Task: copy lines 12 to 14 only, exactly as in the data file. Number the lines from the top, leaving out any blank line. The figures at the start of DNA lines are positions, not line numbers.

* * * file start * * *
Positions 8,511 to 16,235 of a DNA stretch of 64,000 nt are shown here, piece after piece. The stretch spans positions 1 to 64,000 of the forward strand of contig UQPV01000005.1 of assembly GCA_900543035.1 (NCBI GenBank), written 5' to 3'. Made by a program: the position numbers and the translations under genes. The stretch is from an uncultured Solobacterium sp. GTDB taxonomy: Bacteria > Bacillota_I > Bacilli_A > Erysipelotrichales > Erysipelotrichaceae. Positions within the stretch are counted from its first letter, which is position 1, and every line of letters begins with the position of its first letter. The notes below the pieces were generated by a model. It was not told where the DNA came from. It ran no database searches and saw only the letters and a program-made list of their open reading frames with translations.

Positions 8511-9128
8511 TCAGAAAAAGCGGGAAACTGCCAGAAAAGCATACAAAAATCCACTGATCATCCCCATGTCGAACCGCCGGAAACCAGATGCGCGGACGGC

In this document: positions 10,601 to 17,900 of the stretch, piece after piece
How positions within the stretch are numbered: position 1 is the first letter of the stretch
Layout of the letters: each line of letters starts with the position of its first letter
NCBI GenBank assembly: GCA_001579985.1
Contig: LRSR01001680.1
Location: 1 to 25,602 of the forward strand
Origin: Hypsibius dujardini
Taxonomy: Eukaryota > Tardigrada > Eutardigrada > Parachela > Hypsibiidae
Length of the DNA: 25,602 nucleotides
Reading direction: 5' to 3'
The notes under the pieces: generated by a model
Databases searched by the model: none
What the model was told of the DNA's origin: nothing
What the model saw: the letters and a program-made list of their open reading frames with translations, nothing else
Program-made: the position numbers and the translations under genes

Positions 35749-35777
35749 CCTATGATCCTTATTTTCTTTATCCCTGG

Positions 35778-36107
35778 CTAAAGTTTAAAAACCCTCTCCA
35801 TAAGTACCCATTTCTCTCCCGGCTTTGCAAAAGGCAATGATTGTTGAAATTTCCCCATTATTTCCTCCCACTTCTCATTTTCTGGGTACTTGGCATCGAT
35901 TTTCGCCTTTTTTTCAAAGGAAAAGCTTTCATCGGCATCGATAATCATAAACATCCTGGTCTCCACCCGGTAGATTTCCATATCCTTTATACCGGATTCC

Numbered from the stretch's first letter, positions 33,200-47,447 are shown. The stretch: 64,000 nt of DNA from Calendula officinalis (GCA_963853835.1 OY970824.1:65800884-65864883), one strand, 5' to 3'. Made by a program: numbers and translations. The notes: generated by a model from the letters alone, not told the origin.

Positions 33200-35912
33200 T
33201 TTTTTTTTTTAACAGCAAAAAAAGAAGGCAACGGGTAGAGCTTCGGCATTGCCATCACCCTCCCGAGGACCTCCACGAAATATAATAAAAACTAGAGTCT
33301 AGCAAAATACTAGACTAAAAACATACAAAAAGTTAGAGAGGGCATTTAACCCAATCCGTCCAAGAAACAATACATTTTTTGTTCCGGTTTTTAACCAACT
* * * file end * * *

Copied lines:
Length of the DNA: 25,602 nucleotides
Reading direction: 5' to 3'
The notes under the pieces: generated by a model